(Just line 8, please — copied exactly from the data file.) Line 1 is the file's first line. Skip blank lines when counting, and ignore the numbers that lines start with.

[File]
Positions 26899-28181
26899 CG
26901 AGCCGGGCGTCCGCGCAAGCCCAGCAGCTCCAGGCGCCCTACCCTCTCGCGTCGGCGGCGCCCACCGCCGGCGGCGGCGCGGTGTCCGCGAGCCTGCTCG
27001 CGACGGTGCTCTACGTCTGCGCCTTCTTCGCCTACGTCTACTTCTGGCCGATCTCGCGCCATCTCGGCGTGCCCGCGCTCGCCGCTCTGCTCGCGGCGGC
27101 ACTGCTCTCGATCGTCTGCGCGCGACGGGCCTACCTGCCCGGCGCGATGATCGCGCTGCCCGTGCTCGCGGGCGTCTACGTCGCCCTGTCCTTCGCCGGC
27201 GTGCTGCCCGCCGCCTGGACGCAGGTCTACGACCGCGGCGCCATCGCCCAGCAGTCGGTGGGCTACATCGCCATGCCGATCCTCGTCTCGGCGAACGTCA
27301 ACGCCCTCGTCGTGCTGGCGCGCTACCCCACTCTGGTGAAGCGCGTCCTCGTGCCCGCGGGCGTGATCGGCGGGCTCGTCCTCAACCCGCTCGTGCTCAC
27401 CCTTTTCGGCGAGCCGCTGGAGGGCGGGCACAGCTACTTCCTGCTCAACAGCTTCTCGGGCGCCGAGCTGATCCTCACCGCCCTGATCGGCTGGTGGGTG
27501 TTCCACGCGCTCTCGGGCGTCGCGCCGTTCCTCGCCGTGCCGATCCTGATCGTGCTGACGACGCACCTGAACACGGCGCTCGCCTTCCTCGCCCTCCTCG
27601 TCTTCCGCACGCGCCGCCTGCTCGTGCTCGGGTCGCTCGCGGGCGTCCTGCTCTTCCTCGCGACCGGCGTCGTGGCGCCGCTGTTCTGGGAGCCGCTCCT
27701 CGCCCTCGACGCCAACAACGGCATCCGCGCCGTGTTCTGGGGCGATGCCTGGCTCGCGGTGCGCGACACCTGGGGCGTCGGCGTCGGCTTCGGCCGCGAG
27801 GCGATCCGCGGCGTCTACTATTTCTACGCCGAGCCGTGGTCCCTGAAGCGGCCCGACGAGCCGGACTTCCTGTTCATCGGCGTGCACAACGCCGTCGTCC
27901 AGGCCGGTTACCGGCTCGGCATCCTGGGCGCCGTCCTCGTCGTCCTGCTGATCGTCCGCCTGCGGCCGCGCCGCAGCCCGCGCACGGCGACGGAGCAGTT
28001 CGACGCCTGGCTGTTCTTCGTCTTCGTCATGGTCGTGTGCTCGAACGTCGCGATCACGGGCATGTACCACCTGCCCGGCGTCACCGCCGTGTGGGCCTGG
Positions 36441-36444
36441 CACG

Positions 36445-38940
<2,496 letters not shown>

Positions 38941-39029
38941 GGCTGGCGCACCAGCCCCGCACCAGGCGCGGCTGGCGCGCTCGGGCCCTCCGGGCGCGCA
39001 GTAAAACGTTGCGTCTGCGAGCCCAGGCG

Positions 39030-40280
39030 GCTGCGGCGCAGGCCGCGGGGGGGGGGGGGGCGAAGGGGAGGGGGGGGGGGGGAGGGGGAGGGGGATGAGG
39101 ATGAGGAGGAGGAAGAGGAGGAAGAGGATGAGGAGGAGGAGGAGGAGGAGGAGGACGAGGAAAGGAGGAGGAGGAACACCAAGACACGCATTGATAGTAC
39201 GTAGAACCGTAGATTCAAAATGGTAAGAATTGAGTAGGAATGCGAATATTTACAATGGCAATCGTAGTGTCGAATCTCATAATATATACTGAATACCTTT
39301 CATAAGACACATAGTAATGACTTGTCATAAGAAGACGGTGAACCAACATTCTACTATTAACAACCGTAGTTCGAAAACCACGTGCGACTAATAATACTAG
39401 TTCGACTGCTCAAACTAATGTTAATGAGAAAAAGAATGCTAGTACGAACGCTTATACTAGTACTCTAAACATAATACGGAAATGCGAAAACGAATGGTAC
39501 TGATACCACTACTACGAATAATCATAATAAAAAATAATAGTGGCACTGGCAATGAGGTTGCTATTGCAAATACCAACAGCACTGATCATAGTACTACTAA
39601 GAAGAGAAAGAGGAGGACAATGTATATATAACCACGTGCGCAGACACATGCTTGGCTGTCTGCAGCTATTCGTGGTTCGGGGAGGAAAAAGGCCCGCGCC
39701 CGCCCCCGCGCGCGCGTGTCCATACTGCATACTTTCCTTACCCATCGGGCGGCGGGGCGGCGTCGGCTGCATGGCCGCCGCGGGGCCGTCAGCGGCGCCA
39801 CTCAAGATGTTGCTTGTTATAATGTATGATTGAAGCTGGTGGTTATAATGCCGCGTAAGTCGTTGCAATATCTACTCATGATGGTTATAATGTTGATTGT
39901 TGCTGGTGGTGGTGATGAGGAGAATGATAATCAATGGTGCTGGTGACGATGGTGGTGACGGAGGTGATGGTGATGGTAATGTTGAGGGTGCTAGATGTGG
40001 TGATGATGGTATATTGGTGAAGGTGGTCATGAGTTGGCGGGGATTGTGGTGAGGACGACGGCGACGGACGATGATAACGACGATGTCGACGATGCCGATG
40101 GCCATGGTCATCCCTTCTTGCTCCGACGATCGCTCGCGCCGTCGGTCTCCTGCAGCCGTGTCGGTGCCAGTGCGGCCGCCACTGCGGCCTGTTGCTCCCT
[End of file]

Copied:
27401 CCTTTTCGGCGAGCCGCTGGAGGGCGGGCACAGCTACTTCCTGCTCAACAGCTTCTCGGGCGCCGAGCTGATCCTCACCGCCCTGATCGGCTGGTGGGTG